Week 4 – Cardiología

Hola! I survived my final week of Costa Rican rotations in the interventional cardiology department at Hospital Calderón Guardia (where I previously rotated on hematology). Despite having a bout with “la gripe”(the flu – but not COVID!) and missing two days of work, I was still able to spend three full days on the cardiology service. I worked with Dr. P and scrubbed into his angiography, angioplasty, and stent placement cases—I haven’t been in the cath lab before and I loved it!! For one of our patients with complete heart block, I saw both her angiography case with interventional cardiology, and then her permanent pacemaker placement with cardiac electrophysiology.

Dr. P is one of only 14 interventional cardiologists in all of Costa Rica, with 4 of the 14 being at Hospital Calderón, a large tertiary care center. The equipment (x-ray machinery, ultrasounds, TV displays, stents, balloons, catheters) are all state-of-the-art, similar to what one would find in a comparable interventional procedure room at UCSD. Patient cases are completed in order of urgency, with many patients coming from outside hospitals for this advanced level of cardiology care. Upon completion of their procedure, patients are sent back to their “regional” hospital for after-care.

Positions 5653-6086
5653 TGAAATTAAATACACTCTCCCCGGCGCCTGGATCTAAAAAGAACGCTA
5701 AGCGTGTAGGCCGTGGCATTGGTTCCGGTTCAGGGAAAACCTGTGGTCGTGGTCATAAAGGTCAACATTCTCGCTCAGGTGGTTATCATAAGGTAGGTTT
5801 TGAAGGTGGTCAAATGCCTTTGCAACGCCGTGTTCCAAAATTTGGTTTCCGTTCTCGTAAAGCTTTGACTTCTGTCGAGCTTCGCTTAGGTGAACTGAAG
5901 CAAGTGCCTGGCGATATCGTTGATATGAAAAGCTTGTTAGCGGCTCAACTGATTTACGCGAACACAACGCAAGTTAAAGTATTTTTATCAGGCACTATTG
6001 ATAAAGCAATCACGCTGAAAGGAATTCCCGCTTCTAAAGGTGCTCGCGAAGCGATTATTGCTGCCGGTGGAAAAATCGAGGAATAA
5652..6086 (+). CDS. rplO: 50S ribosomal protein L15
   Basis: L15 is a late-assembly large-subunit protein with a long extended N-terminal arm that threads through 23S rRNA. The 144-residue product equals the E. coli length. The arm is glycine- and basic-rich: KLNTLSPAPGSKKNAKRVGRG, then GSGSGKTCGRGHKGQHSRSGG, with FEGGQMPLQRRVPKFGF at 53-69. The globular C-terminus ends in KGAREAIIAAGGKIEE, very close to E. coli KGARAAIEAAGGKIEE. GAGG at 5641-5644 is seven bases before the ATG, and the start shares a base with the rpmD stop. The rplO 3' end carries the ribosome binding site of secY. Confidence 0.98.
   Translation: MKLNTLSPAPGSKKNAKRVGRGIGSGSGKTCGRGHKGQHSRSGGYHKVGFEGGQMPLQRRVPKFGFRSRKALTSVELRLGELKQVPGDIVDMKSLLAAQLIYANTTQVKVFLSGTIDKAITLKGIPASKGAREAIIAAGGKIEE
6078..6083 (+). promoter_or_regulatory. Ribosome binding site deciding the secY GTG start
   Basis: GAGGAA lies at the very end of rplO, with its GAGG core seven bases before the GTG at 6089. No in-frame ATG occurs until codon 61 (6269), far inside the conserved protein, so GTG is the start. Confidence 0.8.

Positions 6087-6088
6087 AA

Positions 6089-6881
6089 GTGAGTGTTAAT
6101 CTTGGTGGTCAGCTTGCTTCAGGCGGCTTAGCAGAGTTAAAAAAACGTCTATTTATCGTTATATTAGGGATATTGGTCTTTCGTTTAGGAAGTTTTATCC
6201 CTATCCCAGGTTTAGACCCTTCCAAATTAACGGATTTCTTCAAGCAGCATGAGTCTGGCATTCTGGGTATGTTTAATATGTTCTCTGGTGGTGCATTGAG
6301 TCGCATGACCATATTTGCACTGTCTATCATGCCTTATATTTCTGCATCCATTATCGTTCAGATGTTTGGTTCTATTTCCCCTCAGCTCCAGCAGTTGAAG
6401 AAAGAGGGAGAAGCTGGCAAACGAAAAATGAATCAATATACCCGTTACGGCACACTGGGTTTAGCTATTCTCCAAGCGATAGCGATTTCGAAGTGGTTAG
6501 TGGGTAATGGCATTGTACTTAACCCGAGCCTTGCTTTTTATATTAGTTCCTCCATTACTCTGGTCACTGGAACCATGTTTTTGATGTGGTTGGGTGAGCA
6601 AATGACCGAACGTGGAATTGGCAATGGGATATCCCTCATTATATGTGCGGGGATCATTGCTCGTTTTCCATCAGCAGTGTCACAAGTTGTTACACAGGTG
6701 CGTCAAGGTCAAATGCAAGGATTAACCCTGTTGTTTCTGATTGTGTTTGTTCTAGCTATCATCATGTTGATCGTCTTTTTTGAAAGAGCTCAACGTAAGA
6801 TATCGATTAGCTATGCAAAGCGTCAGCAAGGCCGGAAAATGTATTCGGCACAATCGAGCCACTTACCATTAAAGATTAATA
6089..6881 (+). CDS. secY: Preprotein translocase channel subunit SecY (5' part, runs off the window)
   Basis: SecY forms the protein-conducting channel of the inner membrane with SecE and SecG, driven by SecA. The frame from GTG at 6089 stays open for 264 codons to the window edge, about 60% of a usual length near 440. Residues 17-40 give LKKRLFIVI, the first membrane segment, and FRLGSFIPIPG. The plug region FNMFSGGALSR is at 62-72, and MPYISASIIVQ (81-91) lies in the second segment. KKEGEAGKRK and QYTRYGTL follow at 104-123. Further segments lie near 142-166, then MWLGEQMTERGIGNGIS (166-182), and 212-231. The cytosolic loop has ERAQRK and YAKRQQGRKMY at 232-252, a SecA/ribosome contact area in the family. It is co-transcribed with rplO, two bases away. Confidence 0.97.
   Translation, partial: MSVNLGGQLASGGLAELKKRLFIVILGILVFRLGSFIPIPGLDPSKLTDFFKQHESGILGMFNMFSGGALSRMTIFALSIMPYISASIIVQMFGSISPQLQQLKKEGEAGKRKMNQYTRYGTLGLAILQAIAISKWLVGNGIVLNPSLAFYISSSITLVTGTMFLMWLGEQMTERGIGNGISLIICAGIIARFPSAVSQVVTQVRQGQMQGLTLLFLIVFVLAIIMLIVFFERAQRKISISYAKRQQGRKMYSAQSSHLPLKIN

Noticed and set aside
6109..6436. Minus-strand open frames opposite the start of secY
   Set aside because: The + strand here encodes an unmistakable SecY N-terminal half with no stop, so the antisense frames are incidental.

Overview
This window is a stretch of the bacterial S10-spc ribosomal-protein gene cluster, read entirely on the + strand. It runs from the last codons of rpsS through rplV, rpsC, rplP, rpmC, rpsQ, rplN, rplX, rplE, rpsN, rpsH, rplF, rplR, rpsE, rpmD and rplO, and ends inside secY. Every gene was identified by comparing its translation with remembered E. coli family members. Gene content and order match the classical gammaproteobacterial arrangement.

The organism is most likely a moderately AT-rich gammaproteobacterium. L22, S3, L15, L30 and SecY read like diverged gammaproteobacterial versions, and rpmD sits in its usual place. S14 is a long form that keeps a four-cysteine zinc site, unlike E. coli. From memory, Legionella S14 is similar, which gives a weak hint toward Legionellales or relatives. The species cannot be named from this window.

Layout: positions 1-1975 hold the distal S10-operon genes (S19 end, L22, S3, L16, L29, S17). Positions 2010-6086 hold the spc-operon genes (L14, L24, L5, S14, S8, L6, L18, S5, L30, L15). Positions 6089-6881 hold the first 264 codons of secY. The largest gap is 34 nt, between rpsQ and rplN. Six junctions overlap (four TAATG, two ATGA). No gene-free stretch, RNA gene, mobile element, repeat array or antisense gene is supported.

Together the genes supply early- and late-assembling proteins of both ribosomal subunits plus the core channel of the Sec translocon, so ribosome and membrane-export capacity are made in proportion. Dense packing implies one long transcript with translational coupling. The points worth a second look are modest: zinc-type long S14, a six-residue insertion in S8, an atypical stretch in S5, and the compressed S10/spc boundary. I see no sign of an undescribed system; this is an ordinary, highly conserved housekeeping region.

On my last Saturday in San Jose, two members of my UNIBE team (Dani and Luis) took me out for lunch at Mirador Tiquicia, a beautiful traditional restaurant in Escazú overlooking the whole city of San Jose. And on Sunday before my flight, my house mom Mayra bought me special breakfast from the bakery! I’m now home safe in Los Angeles (my new home, where I will be working as an internal medicine resident at UCLA). I already miss my Tico family—a group of parents, teachers, organizers, drivers, and physicians—who made this experience so special. The Costa Rican people I met were so kind, patient, and inclusive despite my cultural missteps and rudimentary Spanish. I hope I come back a little more Tico—a little more easygoing, a little more understanding—than when I left.

In reflecting on my experience over the last 4 weeks, I am impressed by the high quality and consistency of care afforded Costa Rican citizens through their nationalized healthcare program. While certain limitations do exist (like long waiting times for a specialist visit, or difficulty accessing very expensive cancer drugs), it seems that the system does an excellent job of managing population health overall. There is a clear emphasis on building inter-disciplinary teams that include social workers and psychologists, for example.

Now looking forward to graduation in just two short weeks back in San Diego! Thanks to those of you who followed along on my GHAC journey 🙂

Pura Vida!


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